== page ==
Walt Disney Co Will Have Plenty to Prove on Feb. 3

By Rick MunarrizFool.com

Source: Rick Munarriz

Walt Disney Co. is in a pretty good place these days. The economy is improving, making a trip out to one of its theme parks feasible for more people. The plunge in gasoline prices is making the trek out there even cheaper.

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Disney theme parks make up just one of several divisions at the family entertainment giant, and there is plenty to like once you dig deeper into its portfolio of content and broadcasting properties. We'll get a great glimpse into how the House of Mouse is holding up on Tuesday afternoon when it reports quarterly results.

Despite all of the tailwinds, analysts are holding out for modest growth in the report. They see revenue inching less than 5% higher to $12.87 billion for the fiscal first quarter, with earnings per share climbing a mere 3% to $1.07.

That seems low at first blush. The National Retail Federation's annual survey of toy demand late last year found Disney's Frozen franchise knocking Barbie off the throne as the most desirable plaything for girls during the holiday shopping season. ESPN is as popular as ever. Guardians of the Galaxy was the top domestic draw in 2014. Low fuel costs should also translate into increased profits for Disney's growing fleet of cruise ships.

This may all be true, but performance is always relative. The report on Tuesday will be stacked against blowout results a year earlier. The prior holiday quarter saw all five of its subsidiaries come through with double-digit gains in operating income.

Disney's studio division experienced a 23% spike in revenue during last fiscal year's freshman quarter, fueled by the theatrical success of Frozen and Marvel's Thor: The Dark World. Disney's Big Hero 6 was the only notable release this time around, and it sold a little more than half as many tickets as Frozen. This will always be a volatile division on a quarterly basis. Just three months ago we were cheering the summertime success ofGuardians of the GalaxyandMaleficentresulting in an 18% increase in revenue and operating income more than doubling.

The media juggernaut is also coming up against some rough comparisons at its Interactive division. Revenue there soared 38% over the prior year's holiday quarter with the release of the Skylanders-esque Disney Infinity earlier that summer.

In other words, the market shouldn't be upset if Disney posts what may only be pedestrian growth on Tuesday. The entertainment business will be lumpy, and the market needs longer measuring sticks to gauge performance. The comparisons will get slightly more favorable once we get past this period. Wall Street is eyeing revenue and earnings-per-share growth for all of fiscal year 2015 of 6% and 8%, respectively.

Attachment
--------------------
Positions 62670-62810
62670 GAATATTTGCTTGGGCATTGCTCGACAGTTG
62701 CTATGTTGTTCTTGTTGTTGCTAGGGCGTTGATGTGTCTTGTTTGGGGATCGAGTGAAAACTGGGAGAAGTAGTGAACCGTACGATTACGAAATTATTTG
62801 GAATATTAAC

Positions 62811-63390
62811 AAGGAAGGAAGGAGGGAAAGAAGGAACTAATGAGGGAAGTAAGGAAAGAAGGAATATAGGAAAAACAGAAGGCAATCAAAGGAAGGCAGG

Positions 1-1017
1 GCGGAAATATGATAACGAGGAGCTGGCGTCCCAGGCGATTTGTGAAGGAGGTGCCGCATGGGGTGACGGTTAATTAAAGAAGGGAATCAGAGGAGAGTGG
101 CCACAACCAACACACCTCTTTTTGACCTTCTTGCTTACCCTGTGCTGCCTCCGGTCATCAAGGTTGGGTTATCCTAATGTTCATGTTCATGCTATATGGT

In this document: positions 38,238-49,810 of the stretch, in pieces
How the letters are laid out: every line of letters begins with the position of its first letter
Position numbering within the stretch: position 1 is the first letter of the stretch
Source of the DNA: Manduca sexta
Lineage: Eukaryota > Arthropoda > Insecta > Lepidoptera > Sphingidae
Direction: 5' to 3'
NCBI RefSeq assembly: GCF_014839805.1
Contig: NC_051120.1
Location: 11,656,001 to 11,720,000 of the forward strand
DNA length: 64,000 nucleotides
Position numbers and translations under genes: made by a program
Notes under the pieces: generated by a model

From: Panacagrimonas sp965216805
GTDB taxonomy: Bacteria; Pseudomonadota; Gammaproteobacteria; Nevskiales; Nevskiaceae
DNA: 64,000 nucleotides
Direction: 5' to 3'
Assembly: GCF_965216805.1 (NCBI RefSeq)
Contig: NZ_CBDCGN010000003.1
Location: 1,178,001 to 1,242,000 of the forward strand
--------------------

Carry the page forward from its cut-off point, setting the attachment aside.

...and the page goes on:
That will leave us at the doorstep of fiscal year 2016 which kicks off with the highly anticipatedStar Wars: The Force Awakensin December.

This doesn't mean that Disney investors will forgive, forget, and tap the snooze bar if Tuesday delivers a ho-hum performance. Anything short of record attendance at its domestic theme parks will be a disappointment. They will also want to see sequential improvement at ESPN. Revenue has never been a problem at the leading sports network, but escalating programming costs ate into the segment's operating profit during fiscal 2014's fourth quarter. Disney's international channels will also be put under the microscope after weighing down the division's operating profit the last time out.

We should still be looking at a strong quarter under CEO Bob Iger. With the shares hitting yet another all-time high earlier this year, investors won't settle for anything less.

The article Walt Disney Co Will Have Plenty to Prove on Feb. 3 originally appeared on Fool.com.

Rick Munarriz owns shares of Walt Disney. The Motley Fool recommends Walt Disney. The Motley Fool owns shares of Walt Disney. Try any of our Foolish newsletter services free for 30 days. We Fools may not all hold the same opinions, but we all believe that considering a diverse range of insights makes us better investors. The Motley Fool has a disclosure policy.

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